Students explore the relationships between ocean surface temperature and levels of atmospheric carbon dioxide and water vapor.
Students will be able to:
What is the Future of Earth's Climate is the third of five modules on climate change from the Concord Consortium. You could choose to follow the modules in the order presented if you like. I chose to break them apart to fit into the flow of my unit on climate change.
The website says that each module should take about 45 minutes to complete. My students have not needed this much time. 35-40 minutes is more realistic. I would recommend planning on time to debrief and discuss each module in which case you could spend an entire 50-55 minute class per module.
I have attached the Portal User Guide to setting up a teacher account and creating a class for your reference.
In addition, the teacher guide can be found here - What will be Earth's climate in the future?
The modules address the Science and Engineering Practices (NGSS) as well as the Crosscutting Concepts.
1. Asking questions (for science) and defining problems (for engineering)
2. Developing and using models
3. Planning and carrying out investigations
4. Analyzing and interpreting data
5. Constructing explanations (for science) and designing solutions (for engineering)
6. Engaging in argument from evidence
7. Obtaining, evaluating, and communicating information
2. Cause and effect: Mechanism and explanation
3. Scale, proportion, and quantity
4. Systems and system models
5. Energy and matter: Flows, cycles, and conservation
7. Stability and change
It also covers the following disciplinary Core Ideas:
Human activities, such as the release of greenhouse gases from burning fossil fuels, are major factors in the current rise in Earth’s mean surface temperature (global warming). Reducing the level of climate change and reducing human vulnerability to whatever climate changes do occur depend on the understanding of climate science, engineering capabilities, and other kinds of knowledge, such as understanding of human behavior and on applying that knowledge wisely in decisions and activities. (MS-ESS3-5)
Open the Dissolving Salt activity with a demonstration to show the effect of temperature on the rate of dissolving salt into water.
Ask your students to predict the difference in time to dissolve salt into a beaker of cold water versus hot water. Ask them to give reasoning for their prediction. Give them time to think and write then call on students to share their ideas.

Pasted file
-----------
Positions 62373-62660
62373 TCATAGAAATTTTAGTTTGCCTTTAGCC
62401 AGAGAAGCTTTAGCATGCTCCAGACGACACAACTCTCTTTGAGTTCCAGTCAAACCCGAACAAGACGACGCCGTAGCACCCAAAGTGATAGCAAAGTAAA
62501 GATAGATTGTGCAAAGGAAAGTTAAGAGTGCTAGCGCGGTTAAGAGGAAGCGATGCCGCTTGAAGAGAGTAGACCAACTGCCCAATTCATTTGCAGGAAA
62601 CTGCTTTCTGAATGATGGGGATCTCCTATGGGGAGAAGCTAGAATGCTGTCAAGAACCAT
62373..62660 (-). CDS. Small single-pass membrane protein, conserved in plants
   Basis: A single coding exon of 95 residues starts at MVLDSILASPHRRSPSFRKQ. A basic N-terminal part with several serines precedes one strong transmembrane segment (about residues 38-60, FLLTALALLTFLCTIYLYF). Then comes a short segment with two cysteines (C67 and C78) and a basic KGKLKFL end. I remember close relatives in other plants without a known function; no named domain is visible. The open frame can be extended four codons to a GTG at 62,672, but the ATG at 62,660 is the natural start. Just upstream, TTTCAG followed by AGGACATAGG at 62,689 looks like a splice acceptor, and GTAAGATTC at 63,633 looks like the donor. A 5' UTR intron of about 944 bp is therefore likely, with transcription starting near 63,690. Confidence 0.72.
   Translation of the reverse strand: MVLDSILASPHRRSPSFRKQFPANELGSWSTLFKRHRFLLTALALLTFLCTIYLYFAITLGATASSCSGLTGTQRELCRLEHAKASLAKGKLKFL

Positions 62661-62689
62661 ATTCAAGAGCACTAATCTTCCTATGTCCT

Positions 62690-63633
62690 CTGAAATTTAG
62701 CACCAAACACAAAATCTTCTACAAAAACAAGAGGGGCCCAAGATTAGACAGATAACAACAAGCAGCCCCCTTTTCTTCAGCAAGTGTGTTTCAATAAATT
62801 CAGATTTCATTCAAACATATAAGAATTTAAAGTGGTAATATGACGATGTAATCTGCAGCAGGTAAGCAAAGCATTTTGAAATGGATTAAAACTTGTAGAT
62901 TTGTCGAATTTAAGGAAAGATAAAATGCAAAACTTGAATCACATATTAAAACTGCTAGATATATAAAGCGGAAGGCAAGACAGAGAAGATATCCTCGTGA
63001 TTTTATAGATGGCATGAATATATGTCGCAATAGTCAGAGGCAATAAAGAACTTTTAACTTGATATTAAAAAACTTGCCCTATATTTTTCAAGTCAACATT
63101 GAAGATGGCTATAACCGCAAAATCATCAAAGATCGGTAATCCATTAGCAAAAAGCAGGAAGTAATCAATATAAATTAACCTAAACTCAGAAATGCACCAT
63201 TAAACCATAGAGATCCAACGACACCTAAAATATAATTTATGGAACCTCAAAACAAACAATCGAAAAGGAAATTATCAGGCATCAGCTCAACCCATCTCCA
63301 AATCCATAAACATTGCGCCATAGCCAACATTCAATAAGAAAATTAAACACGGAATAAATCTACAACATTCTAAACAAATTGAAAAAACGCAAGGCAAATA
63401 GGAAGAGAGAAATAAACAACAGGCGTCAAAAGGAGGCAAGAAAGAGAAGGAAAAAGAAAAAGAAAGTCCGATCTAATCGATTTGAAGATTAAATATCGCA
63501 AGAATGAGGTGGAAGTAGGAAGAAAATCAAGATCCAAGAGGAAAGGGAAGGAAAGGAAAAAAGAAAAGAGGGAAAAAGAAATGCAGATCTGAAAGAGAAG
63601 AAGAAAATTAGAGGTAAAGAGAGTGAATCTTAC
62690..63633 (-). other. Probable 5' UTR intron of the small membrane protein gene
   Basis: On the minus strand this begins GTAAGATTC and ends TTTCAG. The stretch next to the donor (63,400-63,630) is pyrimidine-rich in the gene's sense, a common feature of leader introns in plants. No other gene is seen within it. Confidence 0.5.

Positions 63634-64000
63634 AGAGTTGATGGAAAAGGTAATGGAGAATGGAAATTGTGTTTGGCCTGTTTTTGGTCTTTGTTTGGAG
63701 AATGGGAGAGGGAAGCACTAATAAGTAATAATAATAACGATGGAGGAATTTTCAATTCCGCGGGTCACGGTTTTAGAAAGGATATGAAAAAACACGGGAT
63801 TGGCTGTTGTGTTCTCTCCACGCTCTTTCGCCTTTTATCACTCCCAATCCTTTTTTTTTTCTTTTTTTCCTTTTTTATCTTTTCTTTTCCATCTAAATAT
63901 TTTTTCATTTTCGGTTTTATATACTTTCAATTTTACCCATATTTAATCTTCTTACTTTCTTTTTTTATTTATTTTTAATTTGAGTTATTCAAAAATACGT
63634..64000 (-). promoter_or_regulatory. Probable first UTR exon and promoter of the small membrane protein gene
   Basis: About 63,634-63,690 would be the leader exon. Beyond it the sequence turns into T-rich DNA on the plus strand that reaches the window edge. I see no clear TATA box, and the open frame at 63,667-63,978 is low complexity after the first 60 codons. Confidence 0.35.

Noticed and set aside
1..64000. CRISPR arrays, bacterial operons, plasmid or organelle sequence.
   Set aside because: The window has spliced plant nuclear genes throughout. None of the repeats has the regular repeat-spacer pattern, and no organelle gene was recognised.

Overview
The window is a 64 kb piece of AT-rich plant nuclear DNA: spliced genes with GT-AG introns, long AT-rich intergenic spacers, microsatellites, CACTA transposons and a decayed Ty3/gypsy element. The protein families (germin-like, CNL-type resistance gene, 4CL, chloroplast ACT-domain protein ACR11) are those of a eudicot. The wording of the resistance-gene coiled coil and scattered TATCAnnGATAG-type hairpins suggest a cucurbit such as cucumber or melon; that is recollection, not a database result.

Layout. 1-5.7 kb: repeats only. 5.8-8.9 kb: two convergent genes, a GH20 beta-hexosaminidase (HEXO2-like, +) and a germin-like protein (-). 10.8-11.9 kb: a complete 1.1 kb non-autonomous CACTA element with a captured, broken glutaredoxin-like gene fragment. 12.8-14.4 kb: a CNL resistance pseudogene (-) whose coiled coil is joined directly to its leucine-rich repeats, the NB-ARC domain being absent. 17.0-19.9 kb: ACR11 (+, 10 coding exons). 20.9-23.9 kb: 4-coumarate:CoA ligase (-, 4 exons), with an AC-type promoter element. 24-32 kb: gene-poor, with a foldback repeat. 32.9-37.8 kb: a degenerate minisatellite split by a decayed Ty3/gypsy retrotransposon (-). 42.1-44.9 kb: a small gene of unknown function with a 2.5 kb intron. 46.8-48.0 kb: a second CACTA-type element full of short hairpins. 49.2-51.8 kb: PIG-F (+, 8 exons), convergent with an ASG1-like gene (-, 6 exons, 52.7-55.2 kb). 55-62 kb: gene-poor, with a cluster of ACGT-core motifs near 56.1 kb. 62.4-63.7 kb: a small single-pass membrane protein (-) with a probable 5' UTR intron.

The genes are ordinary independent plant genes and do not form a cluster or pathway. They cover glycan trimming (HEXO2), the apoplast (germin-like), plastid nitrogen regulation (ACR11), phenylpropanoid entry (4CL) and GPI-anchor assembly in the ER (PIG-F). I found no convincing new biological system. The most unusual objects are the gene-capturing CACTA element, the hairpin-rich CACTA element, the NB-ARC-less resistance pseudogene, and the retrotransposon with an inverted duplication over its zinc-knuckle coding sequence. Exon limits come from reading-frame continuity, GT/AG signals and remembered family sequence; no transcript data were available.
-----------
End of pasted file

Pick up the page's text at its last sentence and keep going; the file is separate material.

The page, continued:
Place 100mL of hot water and 100 mL of cold water in two separate beakers. At the same time, pour 20g of salt into each beaker. Start the timer. Do not swirl, shake, or stir. Set these beakers aside for now. Later (30 min) in the lesson, go back and observe the amount of salt left in the bottom of each beaker.
In the simulation, the students will learn that the colder the water, the more CO2 will dissolve, whereas with salt the opposite is true. Ask them why this might be so? What is different about the substances (gasses an solids)? Does this provide a clue?
Have your students get computers and login into the Concord Consortium's High Adventure Science website.
I created the Activity 3 - Sources, Sinks, and Feedbacks handout to help in walking your students through the process of logging in and starting module.
They will explore the relationships between ocean surface temperature and levels of atmospheric carbon dioxide and water vapor.
Your students will be able to:
Students need 35-45 minutes to complete the activity. The site saves their work as they progress so if they need to stop and start say on a second day or at home, they work is not lost.
Once they finish, ask them to print a copy of their responses and turn these in.
These ideas are summarized in NASA's Climate Kids Why is the Ocean Important.
Below are examples of student responses:
As a follow up the the simulation and to connect the science to some current data, I have my students read and summarize the attached article.
Note: this takes a full class period to introduce and practice the Reading Circles protocol. If time is a constraint, you could assign the article for homework for them to summarize.
Working in groups of 8, assign each member of the circle a role. Their task is to look for specific information from the reading and complete a summary related to their role. When they are finished, have them discuss their summaries.
The roles include:
Summarizer: prepare a brief summary of the reading that covers the key points, main highlights, and general idea of today’s reading assignment.
Questioner/Discussion Director: develop a list of questions that your group might want to discuss about this part of the reading.
Connector: find connections between the reading and you, and between the reading and the wider world.
Illustrator: Draw some kind of picture related to the reading you have just done. It can be a sketch, cartoon, diagram, flowchart, or stick-figure scene.
Travel Tracer: carefully track where the action takes place during today’s reading.
Vocabulary Enricher/Word Wizard: be on the lookout for a few words that have special meaning in today’s reading selection.
Literary Luminary: Your job is to locate a few special sections or quotations in the text for your group to talk over. The idea is to help people go back to some especially interesting, powerful, puzzling, or important sections of the reading and think about them more carefully. The purpose is to suggest material for discussion.
Researcher: Your job is to dig up some background information on any relevant topic related to your reading
Refer to the student handout below with directions and answer sheets for each of the roles.
Credit for this protocol: Compiled by Julie Wachtel, M.Ed.
Key points from each of the sections of the reading include:
Global carbon emissions and sinks
The importance of carbon sinks
The future of carbon sinks